In studies conducted immediately after the discovery of streptomycin, which is also a protein-synthesis inhibitor, the rate of culture conversion at 3 months was only 19%,34 whereas in the present study, 60% of patients who received linezolid had negative sputum cultures at 3 months. Monotherapy with isoniazid was also studied throughout the 1950s, and in those studies, less than 32% of patients had sputum-culture conversion during the first 3 months of treatment.35 First-line quadruple drug therapy (isoniazid, rifampin, pyrazinamide, and ethambutol) has been associated with a mean time to culture conversion on solid medium of 30 to 40 days.36,37 In patients with MDR tuberculosis who were treated with second-line agents, the conversion rate was substantially lower, and the time to conversion was longer. For example, in a recent study that used a five-drug regimen (kanamycin, ofloxacin, ethionamide, pyrazinamide, and cycloserine), less than 10% of patients had a negative culture after 2 months.38 In larger studies involving patients with MDR tuberculosis, the estimated median time to culture conversion was 63 days.39 Linezolid alone would therefore appear to be similar to the five-drug chemotherapy regimen currently used as second-line treatment, and the incorporation of linezolid into second-line regimens may substantially improve culture-conversion rates.
A major concern in undertaking this trial was the emergence of acquired resistance to linezolid because we were adding a single active drug to a failing regimen. In early studies of streptomycin as monotherapy, 35 of 41 patients (85%) had resistant organisms at a mean of 53 days after the initiation of therapy.34 Likewise, by 3 months, resistant bacilli developed in 83% of the patients who received isoniazid monotherapy.35 In our study, 4 of the 38 patients who received linezolid for 6 months or more (11%) had apparent acquired resistance. This low frequency of acquisition of resistance may be related to the low rate of observed mutation to linezolid resistance in vitro(estimated at 1×10−9).30 The dose of 600 mg per day also maintained linezolid levels above the published mutant-prevention concentration of 0.6 µg per milliliter40 and may have played a role in reducing the incidence of acquired resistance. The relatively small number of clinical isolates with reported linezolid resistance is consistent with this observation.41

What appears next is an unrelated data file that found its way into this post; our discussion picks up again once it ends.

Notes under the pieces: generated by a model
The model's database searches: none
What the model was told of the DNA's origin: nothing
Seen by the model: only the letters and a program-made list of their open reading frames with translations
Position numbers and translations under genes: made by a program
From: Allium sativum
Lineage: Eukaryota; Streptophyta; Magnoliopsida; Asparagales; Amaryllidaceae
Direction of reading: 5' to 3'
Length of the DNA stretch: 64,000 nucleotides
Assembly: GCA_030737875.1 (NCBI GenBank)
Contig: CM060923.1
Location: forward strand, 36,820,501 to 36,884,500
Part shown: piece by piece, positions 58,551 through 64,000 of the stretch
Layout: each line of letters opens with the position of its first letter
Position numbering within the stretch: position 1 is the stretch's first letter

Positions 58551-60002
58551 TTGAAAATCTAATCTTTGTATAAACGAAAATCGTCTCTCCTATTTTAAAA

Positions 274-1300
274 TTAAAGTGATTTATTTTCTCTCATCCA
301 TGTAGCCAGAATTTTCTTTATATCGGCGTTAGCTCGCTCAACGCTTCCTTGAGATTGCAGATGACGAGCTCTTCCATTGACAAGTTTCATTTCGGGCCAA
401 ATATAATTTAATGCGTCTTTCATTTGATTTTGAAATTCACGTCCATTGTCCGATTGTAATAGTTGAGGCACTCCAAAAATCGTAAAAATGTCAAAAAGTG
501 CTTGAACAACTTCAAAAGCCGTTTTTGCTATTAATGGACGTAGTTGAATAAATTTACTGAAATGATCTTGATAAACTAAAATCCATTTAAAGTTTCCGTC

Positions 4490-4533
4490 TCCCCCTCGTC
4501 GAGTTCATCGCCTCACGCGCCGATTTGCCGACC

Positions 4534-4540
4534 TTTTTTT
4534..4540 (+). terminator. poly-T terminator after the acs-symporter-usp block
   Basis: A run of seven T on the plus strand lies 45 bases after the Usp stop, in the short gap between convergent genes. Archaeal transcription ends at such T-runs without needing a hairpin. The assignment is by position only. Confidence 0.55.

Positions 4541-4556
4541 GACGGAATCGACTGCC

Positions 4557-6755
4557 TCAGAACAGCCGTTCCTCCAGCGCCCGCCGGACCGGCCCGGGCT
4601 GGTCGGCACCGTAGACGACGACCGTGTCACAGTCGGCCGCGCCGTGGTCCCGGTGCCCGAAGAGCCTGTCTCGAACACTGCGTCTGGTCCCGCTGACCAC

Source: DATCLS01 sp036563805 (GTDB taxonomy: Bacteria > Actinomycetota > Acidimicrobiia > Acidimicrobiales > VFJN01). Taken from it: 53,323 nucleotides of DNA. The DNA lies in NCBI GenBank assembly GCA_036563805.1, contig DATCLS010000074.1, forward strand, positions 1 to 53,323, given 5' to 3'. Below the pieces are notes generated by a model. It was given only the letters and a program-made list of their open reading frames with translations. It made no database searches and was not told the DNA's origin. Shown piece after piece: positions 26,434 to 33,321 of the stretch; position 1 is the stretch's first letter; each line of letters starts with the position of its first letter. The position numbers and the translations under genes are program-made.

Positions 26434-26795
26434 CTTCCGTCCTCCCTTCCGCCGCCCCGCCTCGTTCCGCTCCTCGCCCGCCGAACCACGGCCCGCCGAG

The significant beneficial effect of linezolid was tempered, as expected, by the high rates of drug-related adverse events, although almost all events resolved quickly with a reduction in the dose or the temporary cessation of linezolid, and only three patients discontinued the study owing to adverse events. As we also expected, adverse events were significantly reduced in patients who subsequently received the reduced dose of 300 mg per day. The pharmacokinetic profile of the 300-mg dose, as compared with the minimum inhibitory concentration of the isolates, showed that this dose was sufficient to maintain serum levels above the minimum inhibitory concentration in most patients, although it is worrisome that three of the patients in whom resistance developed had relatively low exposures while receiving the 300-mg dose (Fig. 4B). Whether the lower dose, which is associated with fewer adverse events, has sufficient potency will need to be further evaluated, along with the possible role of therapeutic drug monitoring. Linezolid shows good pulmonary penetration42,43 and has been shown to have favorable distribution in infected soft tissue.44,45 These pharmacokinetic properties may also play a role in maintaining linezolid concentrations that are high enough to prevent the emergence of resistant organisms.
This study is limited by the small number of patients evaluated, particularly the small number of patients who did not have a response to treatment or in whom resistance developed. Although the small numbers of treatment failure and cases of acquired resistance are encouraging, they also preclude more in-depth analyses of the associated risk factors. Balancing the long-term risk– benefit ratio of linezolid requires identifying a dose with sufficient potency but less toxicity.
Supported by the Intramural Research Program, National Institute of Allergy and Infectious Diseases, National Institutes of Health, and by the Ministry of Health and Welfare, South Korea.
We thank all the study participants; Ji-Im Lee, M.S., Yumi Park, Ph.D., Sung-Hwa Seo, M.S., Jeong-Ae Park, M.S., Youngran Kim, R.N., Hyemi Park, B.S., and Nayoung Jang, B.S., of the International Tuberculosis Research Center for technical and other assistance during the study; Steven M. Holland, M.D., and Ying Cai, M.S., of the National Institute of Allergy and Infectious Diseases for encouragement and valuable suggestions regarding study design and data management and analysis, respectively; and Soohee Hwang, M.D., Hyungseok Kang, M.D., Doh Hyoung Kim, M.D., Jin Hong Min, M.D., Doosoo Jeon, M.D., and Myung-Hee Lee, R.N., of the National Masan Hospital for assistance in patient care and sample collection.
No potential conflict of interest relevant to this article was reported.
Disclosure forms provided by the authors are available with the full text of this article at NEJM.org.